career shutout, Benson, Gluck and Tatum all
returned to the field late in the second half. But
the seniors know that while the victory closes
out the last regular season home game, the
sports complex is likely to host post-season
“We know our season's not over here,”
Tatum said. "We know that we have some stuff
yet to prove on this field.”
Nebraska 12 15 15 15
Texas 15 8 5 10
BY SEAN CALLAHAN
AUSTIN, Texas—The hard
est thing about a No. 1 ranking
in any sport is carrying it on the
The Nebraska (19-0,11-0)
volleyball team found that out
Sunday as a previously under
achieving Texas (5-13, 4-7)
squad gave the Comhuskers as
much as they could handle in a
The last time these two
teams met on Sept. 13 in the
Coliseum the Huskers disman
tled the Longhorns 15-4,17-15,
The Horns came into
Sunday’s match with high emo
tions. The home team’s excite
ment resulted in the Longhorns
playing a nearly flawless first
game while NU couldn't have
played any worse.
In game one the Huskers hit
a season-low .146 with a sea
son-high eight service errors.
Nebraska Coach John Cook said
that combination doesn’t
match up very well and Texas
took advantage of it in the first
“Texas came out with a lot of
energy and they were very sharp
in that first game,” Cook said. "I
think we were maybe not
expecting them to play that
“We were a little bit tenta
tive, and we had a tough match
down here last year, so maybe
that was in the back of our
minds. I think it rattled us a little
bit, so that's why I think you saw
a lot of uncharacteristic errors
In games two and three, the
Huskers played what Cook
called "Nebraska Volleyball,”
allowing only 13 total points in
the two games, but in game four
Texas made things interesting
when they drew to within three,
A controversial call that had
UT Coach Jim Moore out of his
seat gave NU a 14-10 advantage,
which was enough to escape
with the game and the match.
Moore said after the game
he knew his team could play
with the Huskers and was glad it
showed that in game one.
“The one difference is they
blocked a lot of balls and we
didn’t block a lot of balls, but we
dug a lot of balls,” Moore said.
“We didn’t make any hitting
errors except for those into the
“That was one of the things I
said. We're still a team that’s try
ing to figure it out right now, so
when were trying to figure it out
against somebody as good as
Nebraska they’re going to score
Please see VOLLEYBALL on 11
the ball Friday
The series of
ed on Sunday,
marked the end
of fall practice
“There’s so much pride involved. Having those bragging rights,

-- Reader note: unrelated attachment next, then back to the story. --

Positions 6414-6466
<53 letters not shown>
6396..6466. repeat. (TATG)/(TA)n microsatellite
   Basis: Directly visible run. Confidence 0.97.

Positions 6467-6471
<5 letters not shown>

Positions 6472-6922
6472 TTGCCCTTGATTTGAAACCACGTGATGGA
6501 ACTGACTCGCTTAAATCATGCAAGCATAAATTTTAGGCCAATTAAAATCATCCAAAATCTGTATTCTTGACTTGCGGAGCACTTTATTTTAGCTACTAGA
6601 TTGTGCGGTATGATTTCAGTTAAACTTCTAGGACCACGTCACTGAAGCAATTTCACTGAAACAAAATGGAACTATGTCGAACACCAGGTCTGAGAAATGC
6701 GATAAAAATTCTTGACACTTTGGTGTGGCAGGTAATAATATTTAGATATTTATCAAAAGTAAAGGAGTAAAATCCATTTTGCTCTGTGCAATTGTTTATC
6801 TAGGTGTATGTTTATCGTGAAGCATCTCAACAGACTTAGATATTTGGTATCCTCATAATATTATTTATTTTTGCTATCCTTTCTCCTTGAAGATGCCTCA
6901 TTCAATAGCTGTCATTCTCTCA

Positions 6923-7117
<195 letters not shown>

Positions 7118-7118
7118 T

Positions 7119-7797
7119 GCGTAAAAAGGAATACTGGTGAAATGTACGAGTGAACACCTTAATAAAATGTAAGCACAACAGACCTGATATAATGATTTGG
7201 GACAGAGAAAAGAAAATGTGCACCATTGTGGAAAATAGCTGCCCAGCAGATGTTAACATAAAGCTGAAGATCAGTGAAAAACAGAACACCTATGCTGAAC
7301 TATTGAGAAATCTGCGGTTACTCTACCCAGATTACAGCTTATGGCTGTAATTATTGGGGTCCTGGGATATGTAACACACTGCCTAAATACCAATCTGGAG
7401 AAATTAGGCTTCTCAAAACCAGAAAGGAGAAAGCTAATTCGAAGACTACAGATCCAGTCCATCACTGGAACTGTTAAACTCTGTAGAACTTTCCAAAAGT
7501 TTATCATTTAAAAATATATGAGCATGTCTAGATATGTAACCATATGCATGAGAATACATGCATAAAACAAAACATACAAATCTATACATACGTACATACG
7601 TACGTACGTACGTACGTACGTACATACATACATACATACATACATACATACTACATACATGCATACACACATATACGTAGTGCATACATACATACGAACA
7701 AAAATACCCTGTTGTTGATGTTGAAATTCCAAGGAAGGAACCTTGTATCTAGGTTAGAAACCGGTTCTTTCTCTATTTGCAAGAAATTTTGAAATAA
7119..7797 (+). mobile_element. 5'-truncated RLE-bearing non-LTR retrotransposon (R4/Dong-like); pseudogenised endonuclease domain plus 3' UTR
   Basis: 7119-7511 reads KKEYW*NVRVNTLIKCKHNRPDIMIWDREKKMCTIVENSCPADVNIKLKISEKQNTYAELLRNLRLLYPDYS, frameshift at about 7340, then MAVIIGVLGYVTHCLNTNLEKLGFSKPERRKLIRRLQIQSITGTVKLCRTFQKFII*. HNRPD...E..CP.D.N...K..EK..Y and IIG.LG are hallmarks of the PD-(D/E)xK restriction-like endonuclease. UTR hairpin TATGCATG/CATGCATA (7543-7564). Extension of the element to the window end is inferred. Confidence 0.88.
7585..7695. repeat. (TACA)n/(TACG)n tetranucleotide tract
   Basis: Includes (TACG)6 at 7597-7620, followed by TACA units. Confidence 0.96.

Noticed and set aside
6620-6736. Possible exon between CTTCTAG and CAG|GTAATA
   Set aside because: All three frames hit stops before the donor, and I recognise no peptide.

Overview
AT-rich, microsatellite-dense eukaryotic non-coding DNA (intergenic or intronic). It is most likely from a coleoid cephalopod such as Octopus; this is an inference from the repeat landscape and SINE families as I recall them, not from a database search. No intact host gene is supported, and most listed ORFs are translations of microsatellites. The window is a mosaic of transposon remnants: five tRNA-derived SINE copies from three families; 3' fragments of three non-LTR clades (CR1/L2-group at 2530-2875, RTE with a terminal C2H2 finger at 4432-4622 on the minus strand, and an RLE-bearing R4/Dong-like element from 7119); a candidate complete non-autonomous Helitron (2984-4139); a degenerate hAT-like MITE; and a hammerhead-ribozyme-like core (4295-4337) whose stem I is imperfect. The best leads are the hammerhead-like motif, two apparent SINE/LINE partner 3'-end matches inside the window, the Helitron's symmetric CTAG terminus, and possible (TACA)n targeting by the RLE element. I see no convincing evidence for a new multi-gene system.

and not having to pay $10, makes life easier for me."
- Dan Johnson, on the winning team’s not having to pay for a team dinner
White team takes NU World Series
BY DANE ST1CKNEY
This year’s World Series had all the
makings of a classic.
Two teams from the same town
squaring off against each other, divid
ing households and friends. Great
pitching. Late inning heroics.
Only this World Series didn’t take
place in New York; it took place at Buck
The annual Red-White World
Series, which divides the Nebraska
baseball team in half and pits them
against each other for a best-of-seven
series, wrapped up on Sunday in sus
With the red team leading the
white team three games to two, the
sixth game, scheduled to go seven
innings, dragged into a dead-locked
ninth inning. Dan Johnson, white
team first baseman, forced a seventh
game by hitting a game-winning
The seventh game, which immedi
ately followed the sixth, was also
decided in extra innings.
Trailing 4-3 in the bottom of the
fifth inning of the six-inning game, the
white team began to rally. Red team
third baseman Jeff Blevins and second
baseman Ben McCown each commit
ted errors that helped the white team
take a 5-4 lead into the top of the sixth.
But the red team wouldn’t give up.
Shortstop Willie Jones walked, stole
second and scored on a single by des
ignated hitter Justin Seely. After a walk
and a wild pitch, Seely scored on an
infield single by red right fielder lyier
Banker, giving the red team a 6-5 lead.
The white team tied the score in
the bottom of the sixth when Zack
Hughes hit an infield single to score
the tying run.
In the extra seventh inning, the red
team went down in order. The white
team took advantage in the bottom of
the inning as outfielder Jeff Leise
walked, stole second and advanced to
third on a throwing error. The next
batter, Josh Hesse, hit a ground ball
toward McCown, who got his glove on
the ball but couldn’t stop it, giving the
white team the victory.
Johnson said the competitive
games made the series enjoyable.
“It make things a lot more intense
on and off the field,” he said. “The red
team was giving us a lot of crap, so it
felt good to win the series.”
Johnson said the series divided his
household because of the four house
members, two played for the red team
and two for the white.
To add to the drama of the series,
each player for the losing team must
chip in $10 to help pay for a team din
“There’s so much pride involved,”
he said. “Having those bragging rights,
and not having to pay $10, makes life
easier for me.”
Coach Dave Van Horn said he was
pleased by his team’s efforts.
“As a whole, this was the most
competitive series I can remember,”
Please see BASEBALL on 11